Don't be stupid. The NINE THOUSAND MILE water barrier that separates the U.S. from the ROW is what protects us from 'conventional' (mechanized,
technologic) attack. And that won't change for a subsonic cruise aircraft whether you have a pilot in it or not. We already have supersonic
unmanned aircraft, they're called ICBM MIRVs.
What WILL change is the dead certainty that by 2015 we will have multiple fieldings of 100KW directed energy weapons which can flash vaporize an
aircraft up to 30-40km away, in just a few seconds of illumination. At least a /few/ nations will also have 1-2MW class weapons in fixed
installations (using UAV 'relays' that are little more than weather balloons with mirrors dangling underneath) or airborne platforms (YABL-1) to
reach out to upwards of 400km.
Thus, when we go into someone else's backyard to make trouble (as we always do in our 'defensive' wars), it won't be a case of laughing as we
cruise above the trashfire floor. It will be choosing between 'flying over every farmer with a Martini-Henry rifle' down in the weeds where there
is a short horizon to protect us. And being visible for a hundred miles in all directions at 50,000ft. To the odd semitractor-sized MTHEL or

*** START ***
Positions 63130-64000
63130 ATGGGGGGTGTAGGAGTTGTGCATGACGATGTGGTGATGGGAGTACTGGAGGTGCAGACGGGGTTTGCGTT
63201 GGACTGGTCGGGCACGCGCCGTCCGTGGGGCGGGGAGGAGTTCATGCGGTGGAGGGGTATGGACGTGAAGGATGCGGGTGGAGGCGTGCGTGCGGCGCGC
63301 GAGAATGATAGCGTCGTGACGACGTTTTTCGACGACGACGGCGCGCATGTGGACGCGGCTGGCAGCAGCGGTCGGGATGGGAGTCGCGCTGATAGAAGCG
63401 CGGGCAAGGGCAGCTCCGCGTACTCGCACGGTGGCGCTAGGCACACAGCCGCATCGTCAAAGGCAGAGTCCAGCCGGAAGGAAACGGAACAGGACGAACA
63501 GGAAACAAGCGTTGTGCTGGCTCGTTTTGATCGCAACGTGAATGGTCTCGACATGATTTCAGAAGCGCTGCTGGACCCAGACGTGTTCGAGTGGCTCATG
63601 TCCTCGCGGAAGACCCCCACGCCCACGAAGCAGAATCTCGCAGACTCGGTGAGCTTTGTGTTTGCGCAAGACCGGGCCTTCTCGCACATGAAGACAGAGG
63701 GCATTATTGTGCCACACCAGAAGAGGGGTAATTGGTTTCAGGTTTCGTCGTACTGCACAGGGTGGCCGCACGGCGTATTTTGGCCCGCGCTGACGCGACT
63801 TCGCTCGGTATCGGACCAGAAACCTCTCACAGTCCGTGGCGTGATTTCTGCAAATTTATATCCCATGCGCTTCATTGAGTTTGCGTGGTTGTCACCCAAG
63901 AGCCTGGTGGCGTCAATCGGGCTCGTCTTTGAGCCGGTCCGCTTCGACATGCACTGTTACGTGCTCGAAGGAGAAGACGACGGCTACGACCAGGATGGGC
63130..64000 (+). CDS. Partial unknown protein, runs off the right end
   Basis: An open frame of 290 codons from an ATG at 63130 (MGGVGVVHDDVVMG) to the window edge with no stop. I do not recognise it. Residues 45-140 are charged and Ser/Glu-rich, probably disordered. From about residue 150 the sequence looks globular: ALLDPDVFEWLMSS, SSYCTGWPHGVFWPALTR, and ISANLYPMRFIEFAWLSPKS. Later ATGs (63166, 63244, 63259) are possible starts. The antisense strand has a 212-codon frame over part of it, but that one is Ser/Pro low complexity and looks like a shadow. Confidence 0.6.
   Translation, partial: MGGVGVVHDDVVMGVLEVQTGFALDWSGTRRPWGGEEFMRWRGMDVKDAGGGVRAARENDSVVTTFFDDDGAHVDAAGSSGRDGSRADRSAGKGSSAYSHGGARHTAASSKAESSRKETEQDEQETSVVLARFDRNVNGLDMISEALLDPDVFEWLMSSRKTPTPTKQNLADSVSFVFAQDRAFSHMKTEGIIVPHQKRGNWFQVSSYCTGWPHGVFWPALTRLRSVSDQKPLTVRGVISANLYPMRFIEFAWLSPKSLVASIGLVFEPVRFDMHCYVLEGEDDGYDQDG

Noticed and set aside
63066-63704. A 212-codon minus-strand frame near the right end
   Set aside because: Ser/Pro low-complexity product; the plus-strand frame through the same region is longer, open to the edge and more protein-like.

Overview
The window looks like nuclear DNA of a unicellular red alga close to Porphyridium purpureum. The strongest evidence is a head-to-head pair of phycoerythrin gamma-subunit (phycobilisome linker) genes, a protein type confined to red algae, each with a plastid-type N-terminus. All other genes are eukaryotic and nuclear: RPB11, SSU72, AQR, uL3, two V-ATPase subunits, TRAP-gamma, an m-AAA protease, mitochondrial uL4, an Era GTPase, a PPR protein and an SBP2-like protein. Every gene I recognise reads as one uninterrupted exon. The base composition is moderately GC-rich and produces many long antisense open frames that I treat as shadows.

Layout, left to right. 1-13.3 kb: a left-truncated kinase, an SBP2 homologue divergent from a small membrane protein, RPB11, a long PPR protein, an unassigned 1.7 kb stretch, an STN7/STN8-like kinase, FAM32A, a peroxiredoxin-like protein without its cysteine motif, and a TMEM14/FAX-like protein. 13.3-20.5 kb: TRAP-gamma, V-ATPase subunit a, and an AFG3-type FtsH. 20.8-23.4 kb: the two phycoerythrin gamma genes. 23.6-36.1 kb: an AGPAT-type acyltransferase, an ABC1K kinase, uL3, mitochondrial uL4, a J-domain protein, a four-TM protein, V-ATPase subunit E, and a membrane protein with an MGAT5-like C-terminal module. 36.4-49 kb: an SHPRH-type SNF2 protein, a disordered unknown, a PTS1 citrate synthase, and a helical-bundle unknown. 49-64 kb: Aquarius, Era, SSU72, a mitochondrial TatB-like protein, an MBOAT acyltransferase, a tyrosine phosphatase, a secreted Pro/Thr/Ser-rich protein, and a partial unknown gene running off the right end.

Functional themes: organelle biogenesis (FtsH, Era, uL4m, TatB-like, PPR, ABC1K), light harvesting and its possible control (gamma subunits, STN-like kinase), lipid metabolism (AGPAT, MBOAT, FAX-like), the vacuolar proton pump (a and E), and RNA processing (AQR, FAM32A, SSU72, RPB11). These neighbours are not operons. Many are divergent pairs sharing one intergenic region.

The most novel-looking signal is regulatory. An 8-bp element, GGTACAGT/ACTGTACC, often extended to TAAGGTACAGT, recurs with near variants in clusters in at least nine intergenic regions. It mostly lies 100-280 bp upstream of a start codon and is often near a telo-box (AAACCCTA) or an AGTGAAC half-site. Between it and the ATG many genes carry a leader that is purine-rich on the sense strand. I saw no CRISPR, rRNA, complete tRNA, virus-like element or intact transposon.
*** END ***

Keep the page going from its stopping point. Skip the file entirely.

NAUTILUS type DEW that we 'just happen to fly sufficiently close to' to cue it's passive optics and acoustics into track.
At that point, it won't be about the team bloodsport nationalism of civillians 'wanting to be' worthless sky knights. And so sponsoring them to
ever more expensive generations of do-everything airframes. It will instead be purely about the MONEY AND TIME required to replace that platform on a
near random basis of encounter with these deadly threats.
UCAVs are the only way forward to maintain the potential of airpower to completely change the dynamic 'lookin, reachin, disrupt the rear area command
and logistics' elements of warfare.
While at the same time being 'riskable' in situations where you will only find the enemy IADS by impaling yourself on his beam-of-light, 2,000
dollar per shot, killing mechanism.